Your guide to subitizing for preschool and kindergarten students. Consider this your “subitizing 101” class. We’ll teach you what it is, how to teach it, and several different ways to help your students practice. It’s the last step on a child’s road to number sense!
Ah, subitizing. What exactly are you? Allow me to take any mystery or anxiety out of this fancy math term.
Simply put – subitizing is the ability to recognize “how many” in a set without counting individually. It’s the ability to know the number by “sight”. The term is actually derived from the Latin word meaning “suddenly.” It’s appropriately named, as it refers to the ability to see numbers of objects instantly.
We use subitizing to help children recognize number patterns or number groups. Those number patterns/groups are critical as students work their way up the math ladder. When we teach children to begin using patterns as they count and add/take away manipulatives, it allows their mind’s eye to see the pattern! This helps them be more efficient math thinkers.
Being strategic with numbers is something that can be developed early on with toddlers, preschoolers, and kindergartners. It’s vital that young kids have several, varied hands-on experiences with manipulatives and numbers in authentic ways. Children who have strong number sense have less anxiety about math and take more risks. Recent research has shown that a solid foundation in math when entering kindergarten is actually the best predictor of future academic success. It’s even more helpful than reading and attention skills!
Kids with solid number sense learn that grouping numbers together helps us determine the total, and it’s an introduction to addition! This fun way of learning math sets up our little learners for success in beginning addition and subtraction. It even helps with learning doubles facts (2+2, 3+3, etc.) and doubles plus one/minus one (2+3, 3+4, 4+3, etc.). They’ll encounter these facts as they move into first and second grade.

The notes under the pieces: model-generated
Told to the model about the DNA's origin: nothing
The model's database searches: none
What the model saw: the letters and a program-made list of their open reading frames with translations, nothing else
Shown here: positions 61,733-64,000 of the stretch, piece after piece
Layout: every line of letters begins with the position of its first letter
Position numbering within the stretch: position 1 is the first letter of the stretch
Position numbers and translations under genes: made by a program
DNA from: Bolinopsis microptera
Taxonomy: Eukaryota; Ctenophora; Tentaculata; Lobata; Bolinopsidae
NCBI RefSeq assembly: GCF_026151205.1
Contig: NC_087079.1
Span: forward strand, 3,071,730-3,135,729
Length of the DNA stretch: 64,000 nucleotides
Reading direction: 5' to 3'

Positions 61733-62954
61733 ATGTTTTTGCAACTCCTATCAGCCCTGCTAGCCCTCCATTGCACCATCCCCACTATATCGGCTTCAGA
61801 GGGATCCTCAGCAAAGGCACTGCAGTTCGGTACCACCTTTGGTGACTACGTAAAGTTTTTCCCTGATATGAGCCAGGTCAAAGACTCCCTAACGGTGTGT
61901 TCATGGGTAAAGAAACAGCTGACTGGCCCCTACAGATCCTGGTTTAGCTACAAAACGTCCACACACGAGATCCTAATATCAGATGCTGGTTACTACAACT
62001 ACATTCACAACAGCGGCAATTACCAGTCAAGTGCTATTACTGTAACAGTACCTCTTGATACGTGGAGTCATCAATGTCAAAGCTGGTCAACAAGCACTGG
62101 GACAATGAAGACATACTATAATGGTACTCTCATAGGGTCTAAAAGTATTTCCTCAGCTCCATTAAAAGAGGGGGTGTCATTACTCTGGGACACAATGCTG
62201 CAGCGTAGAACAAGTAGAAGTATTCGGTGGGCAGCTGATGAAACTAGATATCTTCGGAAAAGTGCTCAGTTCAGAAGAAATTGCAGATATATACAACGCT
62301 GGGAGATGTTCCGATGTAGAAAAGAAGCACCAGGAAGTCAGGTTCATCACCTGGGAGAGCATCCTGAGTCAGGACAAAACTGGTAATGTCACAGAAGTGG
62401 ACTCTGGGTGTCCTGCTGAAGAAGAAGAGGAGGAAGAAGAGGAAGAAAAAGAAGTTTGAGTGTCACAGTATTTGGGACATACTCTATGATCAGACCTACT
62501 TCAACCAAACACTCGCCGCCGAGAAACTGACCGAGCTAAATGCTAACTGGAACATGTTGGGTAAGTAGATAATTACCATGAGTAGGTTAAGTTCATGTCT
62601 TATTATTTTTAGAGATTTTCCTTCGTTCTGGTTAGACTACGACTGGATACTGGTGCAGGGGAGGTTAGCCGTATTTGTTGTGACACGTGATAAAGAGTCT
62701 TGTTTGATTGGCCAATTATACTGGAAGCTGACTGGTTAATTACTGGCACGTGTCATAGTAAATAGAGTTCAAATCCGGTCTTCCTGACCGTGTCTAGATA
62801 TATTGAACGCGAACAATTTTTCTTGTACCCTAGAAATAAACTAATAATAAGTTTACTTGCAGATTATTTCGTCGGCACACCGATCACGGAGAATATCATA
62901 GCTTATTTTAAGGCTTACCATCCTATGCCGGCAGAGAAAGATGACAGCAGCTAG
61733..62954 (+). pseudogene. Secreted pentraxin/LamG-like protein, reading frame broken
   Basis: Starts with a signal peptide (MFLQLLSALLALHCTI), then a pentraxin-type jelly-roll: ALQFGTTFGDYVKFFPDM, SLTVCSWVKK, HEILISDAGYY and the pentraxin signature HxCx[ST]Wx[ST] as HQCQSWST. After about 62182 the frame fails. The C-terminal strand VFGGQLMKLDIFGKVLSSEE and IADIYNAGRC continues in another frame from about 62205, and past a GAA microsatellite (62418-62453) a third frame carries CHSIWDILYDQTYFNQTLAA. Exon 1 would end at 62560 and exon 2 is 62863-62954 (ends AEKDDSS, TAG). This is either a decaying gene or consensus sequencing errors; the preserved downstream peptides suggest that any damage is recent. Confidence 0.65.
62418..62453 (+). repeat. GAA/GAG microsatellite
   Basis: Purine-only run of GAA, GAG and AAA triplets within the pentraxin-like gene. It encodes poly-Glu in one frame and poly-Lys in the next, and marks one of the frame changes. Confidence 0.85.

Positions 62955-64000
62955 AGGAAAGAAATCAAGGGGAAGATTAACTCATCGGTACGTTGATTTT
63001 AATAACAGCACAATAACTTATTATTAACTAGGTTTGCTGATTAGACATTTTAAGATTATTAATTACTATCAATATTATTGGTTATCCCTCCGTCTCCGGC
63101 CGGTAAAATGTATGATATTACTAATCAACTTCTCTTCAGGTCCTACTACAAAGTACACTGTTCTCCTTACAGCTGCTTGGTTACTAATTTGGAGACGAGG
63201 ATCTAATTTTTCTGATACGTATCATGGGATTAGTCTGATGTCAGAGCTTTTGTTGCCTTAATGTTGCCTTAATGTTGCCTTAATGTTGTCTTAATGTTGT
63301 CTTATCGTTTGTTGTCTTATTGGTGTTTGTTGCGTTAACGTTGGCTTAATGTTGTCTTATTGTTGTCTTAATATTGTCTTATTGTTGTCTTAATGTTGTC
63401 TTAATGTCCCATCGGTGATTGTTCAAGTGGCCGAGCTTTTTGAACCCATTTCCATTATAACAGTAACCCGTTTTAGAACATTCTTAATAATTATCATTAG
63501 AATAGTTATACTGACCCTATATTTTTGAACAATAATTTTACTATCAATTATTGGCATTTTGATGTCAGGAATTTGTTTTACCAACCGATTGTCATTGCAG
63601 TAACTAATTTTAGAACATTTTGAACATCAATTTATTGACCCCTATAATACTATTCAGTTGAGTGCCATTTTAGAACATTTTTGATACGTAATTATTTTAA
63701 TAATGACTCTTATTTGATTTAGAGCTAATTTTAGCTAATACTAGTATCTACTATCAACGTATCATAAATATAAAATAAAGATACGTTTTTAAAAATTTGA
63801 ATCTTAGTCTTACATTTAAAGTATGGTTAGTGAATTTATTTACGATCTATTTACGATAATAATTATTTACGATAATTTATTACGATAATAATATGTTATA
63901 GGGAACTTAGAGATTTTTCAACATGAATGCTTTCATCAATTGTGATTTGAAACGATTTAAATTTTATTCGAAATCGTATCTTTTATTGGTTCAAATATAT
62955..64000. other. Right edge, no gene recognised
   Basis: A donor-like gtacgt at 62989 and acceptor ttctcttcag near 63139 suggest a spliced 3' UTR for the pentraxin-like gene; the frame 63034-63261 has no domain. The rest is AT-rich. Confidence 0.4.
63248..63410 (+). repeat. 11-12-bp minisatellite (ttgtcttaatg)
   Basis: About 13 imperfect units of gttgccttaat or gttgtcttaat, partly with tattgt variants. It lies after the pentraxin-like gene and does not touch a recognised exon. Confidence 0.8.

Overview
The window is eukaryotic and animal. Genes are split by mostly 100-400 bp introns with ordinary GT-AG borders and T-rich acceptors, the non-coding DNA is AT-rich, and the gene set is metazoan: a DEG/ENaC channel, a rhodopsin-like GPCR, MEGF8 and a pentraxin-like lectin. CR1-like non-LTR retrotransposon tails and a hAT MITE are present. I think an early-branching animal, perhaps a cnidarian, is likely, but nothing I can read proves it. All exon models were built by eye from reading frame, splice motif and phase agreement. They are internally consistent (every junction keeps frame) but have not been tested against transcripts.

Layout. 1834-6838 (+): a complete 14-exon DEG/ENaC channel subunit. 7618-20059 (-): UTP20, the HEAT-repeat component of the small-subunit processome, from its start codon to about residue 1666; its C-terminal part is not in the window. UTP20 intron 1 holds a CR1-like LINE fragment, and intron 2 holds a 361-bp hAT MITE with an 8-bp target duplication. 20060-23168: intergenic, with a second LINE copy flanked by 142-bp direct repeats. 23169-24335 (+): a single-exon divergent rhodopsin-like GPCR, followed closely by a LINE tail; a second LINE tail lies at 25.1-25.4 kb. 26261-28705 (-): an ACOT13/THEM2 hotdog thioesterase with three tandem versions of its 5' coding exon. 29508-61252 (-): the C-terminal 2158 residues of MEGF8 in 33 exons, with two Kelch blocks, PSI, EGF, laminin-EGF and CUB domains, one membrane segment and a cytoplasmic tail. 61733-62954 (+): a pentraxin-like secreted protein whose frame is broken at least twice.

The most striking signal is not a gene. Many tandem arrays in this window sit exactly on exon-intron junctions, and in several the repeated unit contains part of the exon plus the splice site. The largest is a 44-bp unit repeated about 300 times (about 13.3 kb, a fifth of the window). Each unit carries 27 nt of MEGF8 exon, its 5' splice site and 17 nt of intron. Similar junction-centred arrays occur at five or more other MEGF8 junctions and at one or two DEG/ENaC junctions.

Related: Space-Themed Number Writing Practice
Stages of Math Development in Preschool
There are 10 different stages of math development that students will transition through on their mathematical journey through preschool and beyond. Some of these skills include rote counting, one-to-one correspondence, cardinality, and conservation of number (recognizing that no matter how I arrange these counters, there are still only four). Subitizing is one of the last skills along the journey as it requires students to have basic number sense solidified.
Related: The Ultimate Guide to Number Sense
Now that we know exactly what subitizing is, how it’s helpful for young children, and its place on the mathematical journey, let’s learn more about how to subitize with preschoolers!
Subitizing Ideas for Preschoolers
Subitizing cards are a great way to help children see numbers and learn what they are without counting! Start with objects that are in a line, then move on to other formations. I teach with subitizing cards by showing them small numbers at first. Show it to them long enough to see it, but make sure they’re not counting the objects. If they feel like they can’t do it, either use your fingers with the same amount or use a smaller number.